|UNAIDS-Sponsored Regional Workshops to Discuss Ethical Issues in Preventive HIV Vaccine Trials (UNAIDS, 2000, 52 p.)|
|BANGKOK, THAILAND, 20-22 APRIL, 1998|
For those who contract HIV infection during the course of the trial, but not as a result of the trial, treatment should be provided at a level consistent with that available in the host country. There is no imperative to provide a level of care consistent with that in the sponsoring country, or with the highest available in the world.
It may also be inadequate to provide exactly the same care as that in the host country. As an example, it was considered inappropriate not to use sterile needles for administering the trial vaccines, although sterile equipment may not be generally available in the host country.
It was agreed also that there is some obligation for the sponsor to provide treatment in proportion to its resources. Where treatment is provided to participants, it should be provided to all participants. In the case of discordant couples, it should be provided to the HIV-positive partner. There was significant concern about the risk of disproportionate treatment resulting in undue incentive/inducement for people to participate.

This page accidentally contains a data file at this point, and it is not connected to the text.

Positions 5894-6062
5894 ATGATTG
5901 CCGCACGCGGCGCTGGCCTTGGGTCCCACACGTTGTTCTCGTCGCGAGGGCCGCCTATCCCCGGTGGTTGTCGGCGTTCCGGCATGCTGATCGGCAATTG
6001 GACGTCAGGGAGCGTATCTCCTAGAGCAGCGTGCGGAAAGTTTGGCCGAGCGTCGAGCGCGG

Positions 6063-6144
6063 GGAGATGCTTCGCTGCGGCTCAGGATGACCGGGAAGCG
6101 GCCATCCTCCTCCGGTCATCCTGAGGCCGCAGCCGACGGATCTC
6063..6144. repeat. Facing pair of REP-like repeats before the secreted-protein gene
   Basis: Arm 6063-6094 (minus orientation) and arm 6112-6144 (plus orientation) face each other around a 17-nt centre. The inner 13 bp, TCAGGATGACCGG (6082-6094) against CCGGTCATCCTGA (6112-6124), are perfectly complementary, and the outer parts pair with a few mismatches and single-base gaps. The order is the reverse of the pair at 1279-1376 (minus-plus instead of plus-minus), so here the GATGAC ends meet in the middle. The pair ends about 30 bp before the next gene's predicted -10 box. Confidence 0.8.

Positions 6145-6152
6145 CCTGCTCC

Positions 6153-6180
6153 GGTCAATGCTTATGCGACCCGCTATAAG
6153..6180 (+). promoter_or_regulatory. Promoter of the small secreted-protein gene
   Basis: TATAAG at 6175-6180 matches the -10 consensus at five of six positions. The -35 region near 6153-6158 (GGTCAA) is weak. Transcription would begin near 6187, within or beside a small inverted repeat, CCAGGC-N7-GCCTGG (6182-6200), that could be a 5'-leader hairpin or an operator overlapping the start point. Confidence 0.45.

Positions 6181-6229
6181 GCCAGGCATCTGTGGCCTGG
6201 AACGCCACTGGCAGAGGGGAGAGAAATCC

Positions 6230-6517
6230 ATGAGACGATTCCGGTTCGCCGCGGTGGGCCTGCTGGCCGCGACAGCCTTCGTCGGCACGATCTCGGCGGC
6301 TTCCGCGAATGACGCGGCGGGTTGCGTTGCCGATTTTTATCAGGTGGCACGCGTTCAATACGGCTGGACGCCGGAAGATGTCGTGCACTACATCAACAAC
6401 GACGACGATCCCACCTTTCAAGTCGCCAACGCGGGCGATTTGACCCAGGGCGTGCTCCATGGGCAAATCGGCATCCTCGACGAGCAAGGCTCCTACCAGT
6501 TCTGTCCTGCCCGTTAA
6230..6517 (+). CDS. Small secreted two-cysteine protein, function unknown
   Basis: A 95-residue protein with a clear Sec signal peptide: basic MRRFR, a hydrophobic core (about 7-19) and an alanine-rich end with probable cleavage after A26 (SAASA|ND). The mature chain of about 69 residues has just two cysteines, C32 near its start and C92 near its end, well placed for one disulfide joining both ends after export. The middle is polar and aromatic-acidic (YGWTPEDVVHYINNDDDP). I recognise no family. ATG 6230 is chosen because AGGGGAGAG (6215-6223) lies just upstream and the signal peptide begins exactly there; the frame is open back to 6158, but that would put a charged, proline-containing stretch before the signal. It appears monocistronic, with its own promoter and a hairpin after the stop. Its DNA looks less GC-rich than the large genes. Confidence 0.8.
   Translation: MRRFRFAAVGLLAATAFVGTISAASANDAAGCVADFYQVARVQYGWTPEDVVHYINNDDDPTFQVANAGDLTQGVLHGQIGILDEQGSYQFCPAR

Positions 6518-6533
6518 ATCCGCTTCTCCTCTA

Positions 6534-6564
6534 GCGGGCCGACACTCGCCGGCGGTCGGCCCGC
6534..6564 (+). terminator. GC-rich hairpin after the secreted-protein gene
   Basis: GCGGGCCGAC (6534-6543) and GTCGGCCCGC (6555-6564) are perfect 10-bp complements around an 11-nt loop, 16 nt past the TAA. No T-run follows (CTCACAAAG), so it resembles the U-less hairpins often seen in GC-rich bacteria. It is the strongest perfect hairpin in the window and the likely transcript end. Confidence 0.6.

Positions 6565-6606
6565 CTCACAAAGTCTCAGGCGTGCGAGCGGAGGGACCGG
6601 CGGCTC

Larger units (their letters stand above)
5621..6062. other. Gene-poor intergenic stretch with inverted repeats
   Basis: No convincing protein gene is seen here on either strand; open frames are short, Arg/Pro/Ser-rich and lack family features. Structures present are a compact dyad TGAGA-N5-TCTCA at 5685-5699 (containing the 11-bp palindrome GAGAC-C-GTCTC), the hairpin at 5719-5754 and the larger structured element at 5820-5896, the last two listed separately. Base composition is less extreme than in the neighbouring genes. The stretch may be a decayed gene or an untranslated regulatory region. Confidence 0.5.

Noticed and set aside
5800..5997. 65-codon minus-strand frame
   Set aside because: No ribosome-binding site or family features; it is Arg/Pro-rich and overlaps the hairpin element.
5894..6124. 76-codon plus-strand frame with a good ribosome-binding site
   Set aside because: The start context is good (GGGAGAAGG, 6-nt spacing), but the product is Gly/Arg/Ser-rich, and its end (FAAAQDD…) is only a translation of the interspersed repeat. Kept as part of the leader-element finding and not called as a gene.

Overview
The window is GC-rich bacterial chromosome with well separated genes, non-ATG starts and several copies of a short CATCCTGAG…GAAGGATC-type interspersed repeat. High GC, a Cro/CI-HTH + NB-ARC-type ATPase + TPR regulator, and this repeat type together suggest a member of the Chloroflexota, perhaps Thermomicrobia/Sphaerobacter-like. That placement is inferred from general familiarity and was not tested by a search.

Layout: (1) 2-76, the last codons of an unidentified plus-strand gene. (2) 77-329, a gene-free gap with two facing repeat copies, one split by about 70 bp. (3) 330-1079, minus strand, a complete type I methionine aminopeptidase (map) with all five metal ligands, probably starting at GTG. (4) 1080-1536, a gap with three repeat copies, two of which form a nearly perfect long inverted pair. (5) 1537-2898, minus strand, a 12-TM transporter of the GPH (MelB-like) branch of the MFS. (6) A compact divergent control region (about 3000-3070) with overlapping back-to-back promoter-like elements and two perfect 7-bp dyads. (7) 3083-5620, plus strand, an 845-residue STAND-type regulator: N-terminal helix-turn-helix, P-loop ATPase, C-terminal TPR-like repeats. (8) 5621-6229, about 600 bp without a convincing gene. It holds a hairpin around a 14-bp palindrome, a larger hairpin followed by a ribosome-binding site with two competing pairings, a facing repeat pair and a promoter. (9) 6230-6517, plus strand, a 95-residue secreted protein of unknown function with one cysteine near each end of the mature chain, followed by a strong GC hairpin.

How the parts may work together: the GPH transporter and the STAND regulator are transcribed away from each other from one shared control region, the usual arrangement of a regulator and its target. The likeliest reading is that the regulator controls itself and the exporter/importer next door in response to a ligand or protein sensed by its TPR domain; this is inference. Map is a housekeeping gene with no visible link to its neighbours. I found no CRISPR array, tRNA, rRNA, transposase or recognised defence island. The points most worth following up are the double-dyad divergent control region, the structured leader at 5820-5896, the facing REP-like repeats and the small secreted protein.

There was concern that a sponsor providing excessively high levels of treatment could exonerate a government from its responsibility to provide treatment for its population.
It was acknowledged that providing treatment at a level consistent with standard practice in the host would make the conduct of trials in developing countries financially attractive to potential sponsors. However, this was viewed by some participants as an acceptable way to attract research activity to a developing country.